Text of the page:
One early experience taught me a profound lesson about the power of grace and paying it forward that still resonates with me today. In May 2007, as part of my divorce, I sold the only home that my children had ever known. The house sold very quickly, leaving me only a few days to find a suitable new home for my children and me. Unfortunately, the only housing that I could find turned out to be anything but suitable. In fact, the apartment community was akin to Animal House and totally unacceptable for families, particularly those with precocious eight-year-old little girls who notice everything. By the end of the following school year, I felt that I had no other choice but to move. I used all my limited resources to secure our new residence and had no money left to pay movers. A friend, also a single mother, asked an associate minister at her church if he knew anyone who could assist me with moving. It just so happened that a missions group comprising college-aged young people from all over the United States was coming to work at her church the same weekend that I was scheduled to move. The associate minister arranged for the young men from the group to spend two hours on Saturday morning moving all of our belongings to our new home. I was shocked because I had never even visited her church and knew nothing about the missions group. I did not understand why a group of people whom I did not know would assist me with anything — especially moving. In fact, during the week preceding the move, I asked my friend repeatedly if she was certain that the missions group was actually coming to help.
As promised, on Saturday morning at 9:00 a.m., a Penske truck pulled up to the back of my apartment unit accompanied by approximately 25 young men. After brief introductions, the young men started moving our furniture out of the apartment and onto the truck. I was speechless. They drove the truck to our new home and unloaded it. Before leaving, the young men thanked my children and I for allowing them to serve us. Their generosity and selflessness moved me even though I am an extremely independent person who finds it hard to accept assistance from anyone. This experience showed me that humility requires the same amount of strength as independence, and it also encouraged me to maintain a heart full of grace and compassion for others.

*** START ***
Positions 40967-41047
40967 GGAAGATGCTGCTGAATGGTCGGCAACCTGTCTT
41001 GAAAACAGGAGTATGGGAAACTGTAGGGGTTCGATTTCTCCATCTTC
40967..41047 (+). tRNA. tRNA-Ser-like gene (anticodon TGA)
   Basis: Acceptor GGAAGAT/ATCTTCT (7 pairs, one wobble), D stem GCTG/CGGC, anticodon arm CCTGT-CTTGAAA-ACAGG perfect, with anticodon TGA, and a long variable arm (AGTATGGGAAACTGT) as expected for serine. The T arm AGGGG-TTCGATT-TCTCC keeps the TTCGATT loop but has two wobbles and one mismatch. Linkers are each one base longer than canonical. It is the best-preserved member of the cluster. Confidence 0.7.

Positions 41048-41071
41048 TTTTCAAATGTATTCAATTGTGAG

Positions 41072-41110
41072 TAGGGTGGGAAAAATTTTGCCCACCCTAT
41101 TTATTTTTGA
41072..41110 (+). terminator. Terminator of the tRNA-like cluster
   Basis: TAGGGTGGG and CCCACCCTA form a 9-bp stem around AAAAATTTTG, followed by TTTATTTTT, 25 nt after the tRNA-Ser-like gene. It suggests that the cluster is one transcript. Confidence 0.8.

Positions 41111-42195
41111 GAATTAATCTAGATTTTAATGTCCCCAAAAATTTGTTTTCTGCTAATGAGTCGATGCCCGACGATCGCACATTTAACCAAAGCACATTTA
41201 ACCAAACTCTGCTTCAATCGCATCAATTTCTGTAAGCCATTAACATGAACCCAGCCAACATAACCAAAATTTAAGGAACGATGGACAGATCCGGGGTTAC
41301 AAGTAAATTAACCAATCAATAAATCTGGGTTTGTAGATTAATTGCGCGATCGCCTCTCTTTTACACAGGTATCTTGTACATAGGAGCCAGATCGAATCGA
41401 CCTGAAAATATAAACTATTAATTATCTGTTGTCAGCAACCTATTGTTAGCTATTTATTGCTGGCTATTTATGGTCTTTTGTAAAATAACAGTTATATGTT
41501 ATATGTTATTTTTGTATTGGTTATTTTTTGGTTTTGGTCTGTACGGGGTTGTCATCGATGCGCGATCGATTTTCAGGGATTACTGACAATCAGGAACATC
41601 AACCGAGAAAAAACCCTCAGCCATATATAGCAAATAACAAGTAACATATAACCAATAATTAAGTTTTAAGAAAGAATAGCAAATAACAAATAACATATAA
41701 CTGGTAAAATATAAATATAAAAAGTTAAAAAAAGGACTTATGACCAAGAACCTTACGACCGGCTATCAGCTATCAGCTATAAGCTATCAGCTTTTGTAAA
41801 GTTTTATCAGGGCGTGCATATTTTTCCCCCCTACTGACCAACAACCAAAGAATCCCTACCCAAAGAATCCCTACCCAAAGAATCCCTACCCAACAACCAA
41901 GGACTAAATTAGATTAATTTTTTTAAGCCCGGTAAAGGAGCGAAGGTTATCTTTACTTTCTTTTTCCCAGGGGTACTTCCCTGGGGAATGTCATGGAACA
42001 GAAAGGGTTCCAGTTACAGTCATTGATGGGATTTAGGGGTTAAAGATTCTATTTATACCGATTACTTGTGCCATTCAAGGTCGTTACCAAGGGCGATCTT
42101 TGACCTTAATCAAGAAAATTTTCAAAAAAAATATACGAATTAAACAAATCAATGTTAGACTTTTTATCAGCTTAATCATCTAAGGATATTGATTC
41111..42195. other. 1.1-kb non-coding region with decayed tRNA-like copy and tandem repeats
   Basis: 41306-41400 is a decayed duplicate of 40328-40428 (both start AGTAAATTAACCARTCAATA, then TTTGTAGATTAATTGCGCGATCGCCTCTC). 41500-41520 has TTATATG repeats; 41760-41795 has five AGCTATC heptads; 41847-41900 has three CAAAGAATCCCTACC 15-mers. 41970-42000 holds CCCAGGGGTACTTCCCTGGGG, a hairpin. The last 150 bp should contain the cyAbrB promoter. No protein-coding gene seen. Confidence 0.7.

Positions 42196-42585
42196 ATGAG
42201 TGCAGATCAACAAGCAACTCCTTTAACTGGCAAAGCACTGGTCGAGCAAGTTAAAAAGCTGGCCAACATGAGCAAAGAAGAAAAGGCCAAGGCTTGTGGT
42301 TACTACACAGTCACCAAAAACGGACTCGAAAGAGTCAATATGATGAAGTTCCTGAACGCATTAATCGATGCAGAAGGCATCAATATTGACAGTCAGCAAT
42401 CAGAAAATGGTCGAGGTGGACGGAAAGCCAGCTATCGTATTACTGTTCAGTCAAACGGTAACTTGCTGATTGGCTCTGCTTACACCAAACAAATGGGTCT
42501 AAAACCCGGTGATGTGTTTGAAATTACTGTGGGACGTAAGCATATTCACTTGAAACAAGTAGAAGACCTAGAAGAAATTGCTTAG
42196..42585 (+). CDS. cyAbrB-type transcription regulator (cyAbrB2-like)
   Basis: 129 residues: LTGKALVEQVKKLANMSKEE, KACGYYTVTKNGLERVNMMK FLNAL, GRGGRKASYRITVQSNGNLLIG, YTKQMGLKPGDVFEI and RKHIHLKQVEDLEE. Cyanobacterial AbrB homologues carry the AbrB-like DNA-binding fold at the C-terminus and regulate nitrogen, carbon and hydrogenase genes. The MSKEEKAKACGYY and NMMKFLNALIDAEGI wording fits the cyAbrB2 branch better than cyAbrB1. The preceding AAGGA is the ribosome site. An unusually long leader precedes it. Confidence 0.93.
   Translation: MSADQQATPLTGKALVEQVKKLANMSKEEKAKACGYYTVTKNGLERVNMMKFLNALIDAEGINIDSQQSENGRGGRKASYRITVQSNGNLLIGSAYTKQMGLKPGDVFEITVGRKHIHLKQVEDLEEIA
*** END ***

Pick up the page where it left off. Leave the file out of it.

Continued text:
Parenting alone with no support is an impossible job. It is a job that has pushed me to the end of myself time and again. I am responsible for attending parent-teacher conferences, handling car and home repairs, meting out appropriate punishments, giving driving lessons, teaching household skills, fostering spiritual development, and everything else in between. All hard choices and the associated consequences are mine alone to carry. I must always be the tough parent and can rarely just throw caution to the proverbial wind. I carry the guilt of not being or having enough along with the shame that society places on single mothers. The seeming impossibility of the job combined with the task of successfully launching children into adulthood is enough to completely overwhelm even the most stress hardy single mother.
The last 10 years have been the most difficult of my entire life, but I would not trade anything for my journey. I no longer live in the isolation of my former life. My professional and social circles have grown in ways that I could not imagine 10 years ago. I have met extraordinary people and learned so many important life-changing lessons, and in the midst of lack, I have received grace, kindness, and forbearance extended by friends and strangers alike.
Through these life lessons there is one thing that I know for sure: nothing happens by chance or accident. Parenting alone without support is not what I signed up for, but the entire experience is working together for my benefit and directing me toward my life’s purpose. So I continue to fully lean into the pain, joy, frustration, weariness, and messiness that comes with my life as a single mother, all while knowing that the joy and pain have allowed me to grow from surviving to thriving.
So my dear Sisters, I leave you with the following: Do not get tired of doing what you know is right. Take a break if needed, but do not give up. In due season, you — and by extension, your children — will reap a bountiful harvest.
This article originally appeared in ESME Empowering Solo Moms Everywhere